Benefits Of Ketamine Versus Propofol In Acute Traumatic Brain Injuries With Elevated Intracranial Pressure
© 2023 the Author
Ketamine is a widely used medication that can be administered for the delivery of anesthesia as well as analgesia while supporting hemodynamics. A commonly taught concept based on early research is that ketamine should not be administered to those with acute brain injuries. Early research had stated that ketamine can cause a dangerous increase in intracranial pressure (ICP) and thus a decrease in cerebral perfusion and oxygenation in those with traumatic brain injuries (TBI) (Takeshita et al., 1972). More recent research has shown that ketamine may be efficacious for patients with TBIs and can decrease ICP (Dengler et al., 2022). In comparison, the use of propofol for induction is a widely accepted and much more common practice for induction with the benefits of possibly avoiding a detrimental increase in ICP (Adembri et al., 2007). This literature review was conducted to identify the benefits and safety of cerebral hemodynamics with the use of ketamine versus propofol for induction in the adult population presenting for decompressive craniotomy. A literature review of confounding evidence has been conducted, including electronic bibliographic databases, relevant articles, and several anesthesia textbooks. In searching the databases the focus was on studies using ketamine and propofol with acute brain injuries and their effects on intracranial pressure in patients presenting for decompressive craniotomies. There are currently 31 research studies and systematic reviews included. Positive clinical outcomes, such as decreased ICP, hemodynamic control, and ideal pain control, were noted in many of the studies and within the literature. It appears that the use of ketamine does not increase ICP and may be just as efficacious as propofol for those presenting with TBI (Breindahl et al., 2021).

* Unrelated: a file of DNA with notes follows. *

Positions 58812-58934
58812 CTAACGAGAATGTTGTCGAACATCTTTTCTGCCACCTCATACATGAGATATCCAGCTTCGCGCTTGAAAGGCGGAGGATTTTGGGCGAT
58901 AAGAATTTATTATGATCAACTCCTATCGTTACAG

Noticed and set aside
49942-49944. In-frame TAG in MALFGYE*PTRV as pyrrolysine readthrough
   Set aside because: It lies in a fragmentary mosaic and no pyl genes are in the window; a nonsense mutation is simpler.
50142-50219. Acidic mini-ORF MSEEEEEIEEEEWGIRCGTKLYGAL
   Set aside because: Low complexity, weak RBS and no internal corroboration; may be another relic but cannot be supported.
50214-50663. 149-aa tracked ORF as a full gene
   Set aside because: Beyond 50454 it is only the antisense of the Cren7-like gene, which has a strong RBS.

DiLoreto, Marissa, "Benefits Of Ketamine Versus Propofol In Acute Traumatic Brain Injuries With Elevated Intracranial Pressure" (2023). Nurse Anesthesia Student Capstones. 57.